Smallholder agriculture: job creator or livelihood provider?

Sifiso Mhlaba and Zulaikha Brey

South Africa has a dual agricultural economy consisting of well-developed commercial farmers and many more subsistence-based smallholder farmers. Both of these sub-sectors play an important role in South Africa’s economy. They offer employment and opportunities for sustaining livelihoods, amongst others, and there are strong upstream and downstream linkages between the sector and the rest of the economy. But the smallholder sub-sector has particular potential to contribute to the mitigation of South Africa’s employment crisis and food security challenges. This is because smallholder producers tend to use labour-intensive methods rather than capital-intensive ones; and as such, with proper support, smallholder agriculture is likely to absorb more workers and use land more intensively.

Consequently, a number of interventions from government, and indeed the private sector, have been directed at supporting smallholder farmers to take advantage and explore this potential for job creation. And the sub-sector is likely to benefit from even more support going forward. This is clear from government’s recent policy pronouncements. For instance, the New Growth Path identifies six key drivers of employment creation, one of which is employment in the agricultural value chain. Agriculture’s role in job creation is also highlighted in the country’s long term 2030 vision, as reflected in the National Development Plan. Government’s Outcomes framework also places substantial focus on small holder agriculture and rural development with outcome seven instructing “…that government should ensure vibrant, equitable and sustainable rural communities and food security for all.”

To this end, a number of enterprise development initiatives have been funded to support smallholder farmers for the purpose of job creation. Having recently interacted with a number of these initiatives, both in the form of the enterprise development agencies as well as with the farmers directly, we have identified a number of challenges confronting this sub-sector. Of particular interest to us as economists, was the extreme difficultly that these initiatives experience in trying to define and consequentlymeasure a job. This is for a number of reasons:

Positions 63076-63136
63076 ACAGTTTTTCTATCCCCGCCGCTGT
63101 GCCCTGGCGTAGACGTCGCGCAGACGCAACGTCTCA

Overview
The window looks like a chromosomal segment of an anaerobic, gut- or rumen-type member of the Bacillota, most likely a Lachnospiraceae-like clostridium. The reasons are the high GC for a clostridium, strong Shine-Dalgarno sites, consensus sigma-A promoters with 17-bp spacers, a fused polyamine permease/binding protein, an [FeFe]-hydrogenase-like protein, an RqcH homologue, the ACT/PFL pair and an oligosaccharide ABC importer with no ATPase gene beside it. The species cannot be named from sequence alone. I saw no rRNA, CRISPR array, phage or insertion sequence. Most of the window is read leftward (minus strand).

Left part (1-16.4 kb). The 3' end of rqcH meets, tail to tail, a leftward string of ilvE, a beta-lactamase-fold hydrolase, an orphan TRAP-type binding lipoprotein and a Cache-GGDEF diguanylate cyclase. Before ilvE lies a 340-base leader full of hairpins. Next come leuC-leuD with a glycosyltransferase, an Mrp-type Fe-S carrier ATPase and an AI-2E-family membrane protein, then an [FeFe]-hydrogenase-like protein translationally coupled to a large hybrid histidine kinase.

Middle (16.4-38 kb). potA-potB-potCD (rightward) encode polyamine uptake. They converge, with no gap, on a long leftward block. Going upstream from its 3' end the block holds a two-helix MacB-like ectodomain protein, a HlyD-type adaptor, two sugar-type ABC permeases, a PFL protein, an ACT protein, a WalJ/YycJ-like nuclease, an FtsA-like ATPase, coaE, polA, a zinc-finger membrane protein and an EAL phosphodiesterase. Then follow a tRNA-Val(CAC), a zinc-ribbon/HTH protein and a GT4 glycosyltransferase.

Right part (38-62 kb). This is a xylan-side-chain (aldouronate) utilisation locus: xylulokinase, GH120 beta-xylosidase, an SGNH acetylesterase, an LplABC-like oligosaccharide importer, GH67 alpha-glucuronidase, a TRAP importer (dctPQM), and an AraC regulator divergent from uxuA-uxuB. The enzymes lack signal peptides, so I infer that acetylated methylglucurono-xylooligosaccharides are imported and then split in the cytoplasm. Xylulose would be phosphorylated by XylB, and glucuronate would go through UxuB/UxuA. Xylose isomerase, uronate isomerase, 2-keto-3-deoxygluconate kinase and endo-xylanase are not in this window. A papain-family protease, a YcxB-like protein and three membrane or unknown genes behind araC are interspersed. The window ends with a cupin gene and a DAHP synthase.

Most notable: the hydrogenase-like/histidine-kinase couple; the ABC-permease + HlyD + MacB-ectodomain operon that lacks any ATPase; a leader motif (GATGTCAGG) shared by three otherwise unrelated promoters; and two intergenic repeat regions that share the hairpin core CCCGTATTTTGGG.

· Most smallholder producers have diverse sources of livelihoods, including off-farm income, and therefore being a smallholder producer does not necessarily translate into a full-time activity on the farm.

· Agriculture is seasonal in nature. Farm workers are thus hired for certain times of the production season, such as planting, weeding and harvesting. This is even more profound with small-scale farmers as they generally farm on small plots.

· Job verification is difficult in the smallholding sector as farmers do not generally keep records, nor do they run official payrolls.

· Given the scale of operation within the smallholding space, farmers struggle to pay the minimum wage determined yearly by the Minister of Labour. As a result, farmers choose not to declare the correct number of “jobs” created for fear of falling foul of the law. In some instances, the farmers themselves are unable to earn minimum wage equivalent salaries.

In the absence of clear jobs numbers, it is difficult for government (and other funders) to assess the relative efficiency and effectives of difference initiatives. For these reasons, various innovative attempts have been made of measure job creation in this space.

· The first is based on farm turnover. Once a farm reaches a specified turnover, generally R15 000 per annum, a permanent job is presumed to have been created. However, farmers in general are often not forthcoming, and certainly under no obligation, to share their financials with random economists. Moreover, if farmers are benefiting from a government intervention, they may be unwilling to share the correct information for fear of expulsion from the programme. There are also methodological questions around how this threshold amount should be determined. While R15000 per annum might be appropriate for a subsistence level farm, it is well below the minimum wage, and is unlikely to be a reasonable proxy on larger farms. Furthermore, this threshold would likely differ markedly by area and commodity.

· The second uses average job creation per hectare, and differs by enterprise. Thus new jobs created are estimated based on the increase in the number of hectares under production or the number of animals kept in the case of livestock. While this measurement is more sensitive to scale and commodity, it too avoids defining what makes for a full-time job in the agriculture sector.

· An alternative form of measurement is FTE (full time equivalent) concept. The FTE number of jobs is calculated by measuring the total number of hours worked by all farm workers, and then dividing this by the number of hours worked by a normal worker in a full time job. Using this measure a farmer may employ more than 20 seasonal workers over a production cycle, but this might equate to just one FTE.

While measuring the exact number of permanent jobs created by interventions in this sector remains a challenge, there is no doubt that support to smallholder agriculture can have a significant impact in improving the livelihoods of rural dwellers. Thus, in assessing the gains from any one rural development initiative, it is important not to obsess about the number of jobs created. Rather, creative ways must be found to evaluate how such interventions contribute more broadly to rural development. These challenges must somehow be factored into the design and evaluation of future rural interventions.